Movie Review – Embrace of the Serpent

Embrace of the Serpent (2015)
Written & Directed by Ciro Guerra

The story feels familiar, well-tread territory. A visitor from the Western world ventures into the dark jungles seeking knowledge, a cure, a remedy, wealth, and fortune. A strange and mystic native guides them through this exotic land, and it either ends in triumph or tragedy, the Westerner at the forefront of the story. Filmmaker Ciro Guerra takes this framework and subverts it, turns this into the account of the native with the Westerner becoming a background supporting figure. Guerra tells of two visitors to the same native Amazonian shaman, thirty years apart, but both men are seeking the same curative plant. Through these dual points in time, the audience can witness the decay of native cultures, ravaged by the effects of interlopers on their land.

The protagonist of the movie is Karamakate, the last of his people, a reclusive shaman living completely alone. His life is first disturbed by the arrival of Manduca, a Westernized local who is the companion of Theo von Martius, a German explorer and an ethnographer stricken with some unknown ailment. Manduca was a rubber plantation slave, freed by Theo and so acts with urgency to save the man’s life. Karamakate looks at Manduca as having submitted to the white men no matter how Manduca argues otherwise. He reluctantly agrees to help, and the trio set off on a surreal and mystic odyssey down the Amazon River.

Thirty years later, Karamakate is visited by Evan, an American botanist, who says he had devoted his life to the study of plants. Karamakate is now suffering from what we might call “senior moments,” still wise but having lost much of his knowledge of the details of this land. Evan wants explicitly to find yakruna, the same shrub Theo was searching for all those years ago. The shaman agrees to help Evan and begins to piece together the route to the yakruna once they are on the river.

Karamakate is a justifiably angry man in his youth, watching his tribe and the people around him either submit the colonization or be killed by it. There’s a stop in a patch of forest watched over by a mutilated and tortured rubber plantation slave. When Karamakate overturns the buckets of collected sap in anger, the slave begs for the men to kill him before his owners find what has happened. The man is missing an arm, toes off one foot, and bears horrible scars across one side of his face.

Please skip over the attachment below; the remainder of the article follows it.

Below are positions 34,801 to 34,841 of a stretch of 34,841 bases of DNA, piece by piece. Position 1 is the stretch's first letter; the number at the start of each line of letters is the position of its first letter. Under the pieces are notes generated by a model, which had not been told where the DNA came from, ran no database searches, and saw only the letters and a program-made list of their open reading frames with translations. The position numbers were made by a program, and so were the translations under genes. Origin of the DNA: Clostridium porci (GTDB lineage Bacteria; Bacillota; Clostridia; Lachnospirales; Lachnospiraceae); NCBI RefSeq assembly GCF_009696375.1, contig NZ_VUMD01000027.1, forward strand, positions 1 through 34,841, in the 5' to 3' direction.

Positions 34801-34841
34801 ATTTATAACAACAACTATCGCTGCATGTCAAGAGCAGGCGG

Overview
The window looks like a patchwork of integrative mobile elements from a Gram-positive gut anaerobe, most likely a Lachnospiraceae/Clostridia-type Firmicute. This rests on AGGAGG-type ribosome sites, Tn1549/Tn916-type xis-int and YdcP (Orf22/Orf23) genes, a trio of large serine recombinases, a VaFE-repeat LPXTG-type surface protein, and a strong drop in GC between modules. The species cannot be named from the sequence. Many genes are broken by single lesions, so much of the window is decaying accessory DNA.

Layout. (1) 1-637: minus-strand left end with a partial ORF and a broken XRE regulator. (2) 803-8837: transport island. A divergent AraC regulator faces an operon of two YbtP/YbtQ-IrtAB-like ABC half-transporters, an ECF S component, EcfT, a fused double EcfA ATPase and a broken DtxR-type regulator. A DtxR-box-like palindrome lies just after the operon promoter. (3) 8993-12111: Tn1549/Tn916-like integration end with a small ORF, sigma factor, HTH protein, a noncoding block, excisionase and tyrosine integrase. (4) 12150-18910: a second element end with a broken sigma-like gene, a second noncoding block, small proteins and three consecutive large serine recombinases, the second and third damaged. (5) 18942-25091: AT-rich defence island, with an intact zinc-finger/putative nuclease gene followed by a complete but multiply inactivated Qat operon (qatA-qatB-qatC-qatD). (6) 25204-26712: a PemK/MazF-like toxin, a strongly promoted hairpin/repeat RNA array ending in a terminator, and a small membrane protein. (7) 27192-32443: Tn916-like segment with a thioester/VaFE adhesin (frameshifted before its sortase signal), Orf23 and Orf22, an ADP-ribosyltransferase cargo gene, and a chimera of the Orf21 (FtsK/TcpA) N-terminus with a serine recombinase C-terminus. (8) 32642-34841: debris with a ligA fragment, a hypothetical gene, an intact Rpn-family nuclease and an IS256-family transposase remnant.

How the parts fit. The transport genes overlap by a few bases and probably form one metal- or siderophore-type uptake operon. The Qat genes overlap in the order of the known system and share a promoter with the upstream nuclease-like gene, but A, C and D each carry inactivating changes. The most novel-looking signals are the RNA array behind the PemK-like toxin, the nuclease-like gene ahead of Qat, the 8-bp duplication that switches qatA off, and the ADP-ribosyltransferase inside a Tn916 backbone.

Both expeditions encounter a Christian mission hidden away in the jungle. In earlier trip, it is run by a brutal monk that violently beats the orphans in his care for speaking what he deems “pagan languages” and listening to Karamakate’s medicinal teachings. The latter trip with Evan finds the mission devolved into cultlike madness, the orphans now adults and bowing down before a Brazilian man who has fashioned himself as the second coming of Christ. The residents of the mission have intermingled the Western Christian beliefs with fragments of their lost peoples’ way of living and Karamakate remarks that it is “the worst of both worlds.”

Guerra has made a powerful meditation on the conflict of progress and tradition, making some bold statements about the merits and problems with both. Early in the film, Theo has his compass stolen by the chief of a small tribe the group spends the night with. The German explorer is insistent; he gets the compass back and damages his relationship with the tribe in the process. He explains himself to Karamakate as they depart that he doesn’t want the clan to learn how to use the compass because then they will lose their old way of using the constellations and adopt the Western method. The shaman spits back at Theo, “Knowledge belongs to all. You do not understand that. You are just a white man.” This feels like a reversal of roles, the Western not wanting to disturb the way of life of the natives while a native showing resentment over having education kept from his people. The film is not a condemnation of the intermingling of cultures, rather an examination of when the wrong elements of an invading culture become dominant and exploitation and disrespect ensues.

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